Current information from conventional microbiological methods on the microbial diversity of table olives is insufficient. Next-generation sequencing (NGS) technologies allow comprehensive analysis of their microbial community, providing microbial identity of table olive varieties and their designation of origin. The purpose of this study was to evaluate the bacterial and yeast diversity of fermented olives of two main Greek varieties collected from different regions—green olives, cv. Halkidiki, from Kavala and Halkidiki and black olives, cv. Konservolia, from Magnesia and Fthiotida—via conventional microbiological methods and NGS. Total viable counts (TVC), lactic acid bacteria (LAB), yeast and molds, and Enterobacteriaceae were enumerated. Microbial genomic DNA was directly extracted from the olives’ surface and subjected to NGS for the identification of bacteria and yeast communities. Lactobacillaceae was the most abundant family in all samples. In relation to yeast diversity, Phaffomycetaceae was the most abundant yeast family in Konservolia olives from the Magnesia region, while Pichiaceae dominated the yeast microbiota in Konservolia olives from Fthiotida and in Halkidiki olives from both regions. Further analysis of the data employing multivariate analysis allowed for the first time the discrimination of cv. Konservolia and cv. Halkidiki table olives according to their geographical origin. Full article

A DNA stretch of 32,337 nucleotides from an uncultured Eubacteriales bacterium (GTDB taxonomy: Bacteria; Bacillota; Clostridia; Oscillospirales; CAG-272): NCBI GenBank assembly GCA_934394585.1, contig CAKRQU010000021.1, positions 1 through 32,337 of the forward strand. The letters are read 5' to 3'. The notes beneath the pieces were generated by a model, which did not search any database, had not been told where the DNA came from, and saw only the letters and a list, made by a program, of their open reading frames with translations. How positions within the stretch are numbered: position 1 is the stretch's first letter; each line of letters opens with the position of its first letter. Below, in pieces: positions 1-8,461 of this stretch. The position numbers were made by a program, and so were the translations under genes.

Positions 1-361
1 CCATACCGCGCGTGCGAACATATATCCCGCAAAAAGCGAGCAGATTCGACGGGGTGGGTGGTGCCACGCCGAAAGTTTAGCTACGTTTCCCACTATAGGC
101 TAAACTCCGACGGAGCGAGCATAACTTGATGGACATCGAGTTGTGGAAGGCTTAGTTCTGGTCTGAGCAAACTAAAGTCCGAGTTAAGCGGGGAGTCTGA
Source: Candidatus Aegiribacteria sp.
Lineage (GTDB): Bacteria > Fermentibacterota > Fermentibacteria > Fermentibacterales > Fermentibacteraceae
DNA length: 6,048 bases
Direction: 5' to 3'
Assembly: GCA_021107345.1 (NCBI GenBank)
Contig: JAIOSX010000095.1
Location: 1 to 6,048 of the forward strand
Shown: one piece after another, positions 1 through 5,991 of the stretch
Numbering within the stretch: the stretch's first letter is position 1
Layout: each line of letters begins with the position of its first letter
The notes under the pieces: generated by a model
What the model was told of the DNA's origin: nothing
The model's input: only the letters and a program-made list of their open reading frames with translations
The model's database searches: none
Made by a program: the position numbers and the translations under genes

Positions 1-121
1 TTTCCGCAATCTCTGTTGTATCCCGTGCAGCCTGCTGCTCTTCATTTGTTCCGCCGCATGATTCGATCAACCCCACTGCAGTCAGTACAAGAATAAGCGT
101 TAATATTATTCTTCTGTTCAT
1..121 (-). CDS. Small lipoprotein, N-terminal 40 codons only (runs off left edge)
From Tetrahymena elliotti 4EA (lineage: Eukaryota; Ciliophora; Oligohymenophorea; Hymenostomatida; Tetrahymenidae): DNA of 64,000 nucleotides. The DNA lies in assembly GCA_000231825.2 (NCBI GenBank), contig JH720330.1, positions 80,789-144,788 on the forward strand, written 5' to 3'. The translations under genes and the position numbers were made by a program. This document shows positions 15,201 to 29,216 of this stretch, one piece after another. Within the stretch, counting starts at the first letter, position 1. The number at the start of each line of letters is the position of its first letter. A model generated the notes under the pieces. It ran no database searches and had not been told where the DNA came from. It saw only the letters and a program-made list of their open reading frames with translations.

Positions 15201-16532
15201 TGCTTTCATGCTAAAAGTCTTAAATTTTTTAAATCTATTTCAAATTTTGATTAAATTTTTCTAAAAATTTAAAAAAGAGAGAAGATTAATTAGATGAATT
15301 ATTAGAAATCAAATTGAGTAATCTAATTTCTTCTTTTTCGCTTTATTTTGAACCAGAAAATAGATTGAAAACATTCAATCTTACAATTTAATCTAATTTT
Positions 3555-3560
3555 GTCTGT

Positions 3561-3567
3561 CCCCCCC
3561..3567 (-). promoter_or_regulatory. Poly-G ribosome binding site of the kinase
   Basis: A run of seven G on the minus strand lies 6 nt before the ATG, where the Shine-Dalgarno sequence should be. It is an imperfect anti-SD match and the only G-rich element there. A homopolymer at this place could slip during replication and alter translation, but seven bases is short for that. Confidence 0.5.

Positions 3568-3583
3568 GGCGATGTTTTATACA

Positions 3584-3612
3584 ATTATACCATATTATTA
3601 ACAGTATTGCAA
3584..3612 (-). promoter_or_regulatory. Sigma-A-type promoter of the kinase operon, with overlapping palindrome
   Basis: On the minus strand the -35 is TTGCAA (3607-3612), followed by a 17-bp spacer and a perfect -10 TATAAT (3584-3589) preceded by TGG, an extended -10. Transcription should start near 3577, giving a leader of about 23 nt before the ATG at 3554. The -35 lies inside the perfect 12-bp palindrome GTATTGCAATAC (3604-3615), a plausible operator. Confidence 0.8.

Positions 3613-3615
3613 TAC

(This article belongs to the Special Issue Food Microbial Diversity)
Show Figures

Figure 1

Open AccessArticle
Characterization of Indigenous Lactic Acid Bacteria in Cow Milk of the Maltese Islands: A Geographical and Seasonal Assessment
Microorganisms 2020, 8(6), 812; https://doi.org/10.3390/microorganisms8060812 - 28 May 2020
Cited by 1 | Viewed by 644
Abstract
A geographical and seasonal assessment of indigenous lactic acid bacteria (LAB) in Maltese cow milk was conducted in this study. To investigate this, milk was collected from different regions of Malta during winter and summer seasons. Total viable counts (TVC) and LAB population [...] Read more.